It isn’t only physical pain which cannabis treats, scientists are discovering. Emotional pain, too, is helped by the use of marijuana. A study at Johns Hopkins University in Baltimore and the Bloomberg School of Public Health in Santa Monica found that while a significant percentage of self-reported cannabis users had current depression,
After adjusting carefully for baseline differences between adults who subsequently use marijuana and those who abstain, the significant associations that are initially present between ongoing marijuana use and depression are substantially reduced, if not eliminated.
Translated into plain English, cannabis does not cause depression, but depressed people may be more likely to use cannabis. That is because cannabis helps people who are depressed to overcome their challenges and become mentally happier and healthier. Another study published last year in the journal Addictive Behaviors concluded,
Despite comparable ranges of scores on all depression subscales, those [respondents] who used cannabis once per week or less had less depressed mood, more positive affect, and fewer somatic (physical) complaints than non-users.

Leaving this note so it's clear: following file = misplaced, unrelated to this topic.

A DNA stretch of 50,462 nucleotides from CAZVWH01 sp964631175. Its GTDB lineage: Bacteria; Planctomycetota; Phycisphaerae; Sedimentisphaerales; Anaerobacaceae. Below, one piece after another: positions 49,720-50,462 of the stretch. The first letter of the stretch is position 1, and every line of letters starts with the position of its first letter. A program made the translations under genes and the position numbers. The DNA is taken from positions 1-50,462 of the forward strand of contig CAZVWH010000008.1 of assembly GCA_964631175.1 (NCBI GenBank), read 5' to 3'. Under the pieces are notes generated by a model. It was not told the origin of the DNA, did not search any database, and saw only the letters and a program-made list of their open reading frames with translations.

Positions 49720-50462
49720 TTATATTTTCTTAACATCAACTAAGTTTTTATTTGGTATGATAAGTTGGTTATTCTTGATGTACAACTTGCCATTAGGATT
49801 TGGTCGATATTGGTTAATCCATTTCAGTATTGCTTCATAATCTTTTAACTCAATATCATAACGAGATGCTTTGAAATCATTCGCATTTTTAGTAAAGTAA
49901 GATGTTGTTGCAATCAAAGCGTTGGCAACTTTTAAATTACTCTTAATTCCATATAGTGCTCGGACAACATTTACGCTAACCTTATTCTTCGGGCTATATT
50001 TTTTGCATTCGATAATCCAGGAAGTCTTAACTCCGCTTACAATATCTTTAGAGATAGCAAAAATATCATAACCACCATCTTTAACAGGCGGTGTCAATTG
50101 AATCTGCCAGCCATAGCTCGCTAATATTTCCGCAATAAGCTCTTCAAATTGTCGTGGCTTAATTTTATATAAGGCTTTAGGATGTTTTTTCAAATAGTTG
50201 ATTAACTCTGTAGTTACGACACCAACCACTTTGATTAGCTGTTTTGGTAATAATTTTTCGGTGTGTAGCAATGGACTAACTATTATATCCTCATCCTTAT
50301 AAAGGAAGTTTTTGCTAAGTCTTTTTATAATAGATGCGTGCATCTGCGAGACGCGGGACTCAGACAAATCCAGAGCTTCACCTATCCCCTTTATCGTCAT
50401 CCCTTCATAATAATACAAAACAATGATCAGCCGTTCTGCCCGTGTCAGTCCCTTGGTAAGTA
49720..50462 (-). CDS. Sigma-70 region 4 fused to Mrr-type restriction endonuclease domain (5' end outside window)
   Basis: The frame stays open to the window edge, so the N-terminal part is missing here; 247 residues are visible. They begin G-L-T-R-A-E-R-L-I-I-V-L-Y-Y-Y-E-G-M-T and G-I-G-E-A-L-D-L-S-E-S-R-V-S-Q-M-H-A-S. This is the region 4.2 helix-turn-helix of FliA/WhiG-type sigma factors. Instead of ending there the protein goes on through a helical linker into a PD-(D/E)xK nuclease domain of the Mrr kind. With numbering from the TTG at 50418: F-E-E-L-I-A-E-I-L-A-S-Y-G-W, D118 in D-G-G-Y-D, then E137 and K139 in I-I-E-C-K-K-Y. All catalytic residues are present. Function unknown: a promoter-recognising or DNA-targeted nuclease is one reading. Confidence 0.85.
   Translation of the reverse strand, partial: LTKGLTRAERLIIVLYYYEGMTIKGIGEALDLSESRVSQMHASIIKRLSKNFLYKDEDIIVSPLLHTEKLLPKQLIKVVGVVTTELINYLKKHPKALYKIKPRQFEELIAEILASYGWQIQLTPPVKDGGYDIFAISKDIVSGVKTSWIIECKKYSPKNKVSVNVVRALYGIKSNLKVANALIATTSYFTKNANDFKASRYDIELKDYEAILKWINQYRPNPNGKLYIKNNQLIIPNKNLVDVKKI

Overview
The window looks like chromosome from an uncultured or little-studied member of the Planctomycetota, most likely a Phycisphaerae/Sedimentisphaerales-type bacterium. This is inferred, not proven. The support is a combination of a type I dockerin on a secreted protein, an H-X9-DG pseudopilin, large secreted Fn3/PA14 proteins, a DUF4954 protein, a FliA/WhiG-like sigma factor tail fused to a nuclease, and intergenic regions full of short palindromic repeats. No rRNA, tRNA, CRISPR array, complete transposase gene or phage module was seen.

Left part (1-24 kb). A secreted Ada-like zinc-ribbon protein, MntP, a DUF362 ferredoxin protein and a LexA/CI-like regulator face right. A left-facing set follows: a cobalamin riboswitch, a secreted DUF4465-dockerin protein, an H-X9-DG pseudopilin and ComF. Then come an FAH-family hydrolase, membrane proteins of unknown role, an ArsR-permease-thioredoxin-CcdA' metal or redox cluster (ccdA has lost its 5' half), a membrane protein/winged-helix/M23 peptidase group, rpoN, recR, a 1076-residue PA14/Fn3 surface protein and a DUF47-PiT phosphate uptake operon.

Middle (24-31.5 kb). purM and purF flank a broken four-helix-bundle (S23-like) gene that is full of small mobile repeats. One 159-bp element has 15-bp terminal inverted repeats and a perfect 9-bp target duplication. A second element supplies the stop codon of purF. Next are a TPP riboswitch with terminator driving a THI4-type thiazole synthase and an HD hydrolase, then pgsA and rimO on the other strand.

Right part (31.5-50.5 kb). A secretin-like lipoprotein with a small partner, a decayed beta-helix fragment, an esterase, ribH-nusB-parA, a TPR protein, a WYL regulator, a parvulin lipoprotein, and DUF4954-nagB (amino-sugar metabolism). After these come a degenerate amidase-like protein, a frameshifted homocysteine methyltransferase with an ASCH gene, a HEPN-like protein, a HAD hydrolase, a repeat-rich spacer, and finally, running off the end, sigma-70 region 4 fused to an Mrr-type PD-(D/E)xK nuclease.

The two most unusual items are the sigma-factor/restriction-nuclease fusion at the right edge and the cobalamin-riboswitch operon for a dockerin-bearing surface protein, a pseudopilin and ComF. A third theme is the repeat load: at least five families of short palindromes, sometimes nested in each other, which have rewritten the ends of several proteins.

Daily users [also] reported less depressed mood and more positive affect than non-users.
This is good news and is important for doctors to know. Patients with depression who are currently taking SSRI or other prescription medication for their condition should not discontinue without medical supervision, due to the risk of relapse and severe withdrawal. But I would suggest talking to your doctor about medical cannabis if you are in a part of the country where it can be recommended, and be willing to find another medical opinion if you are unsatisfied with your present care.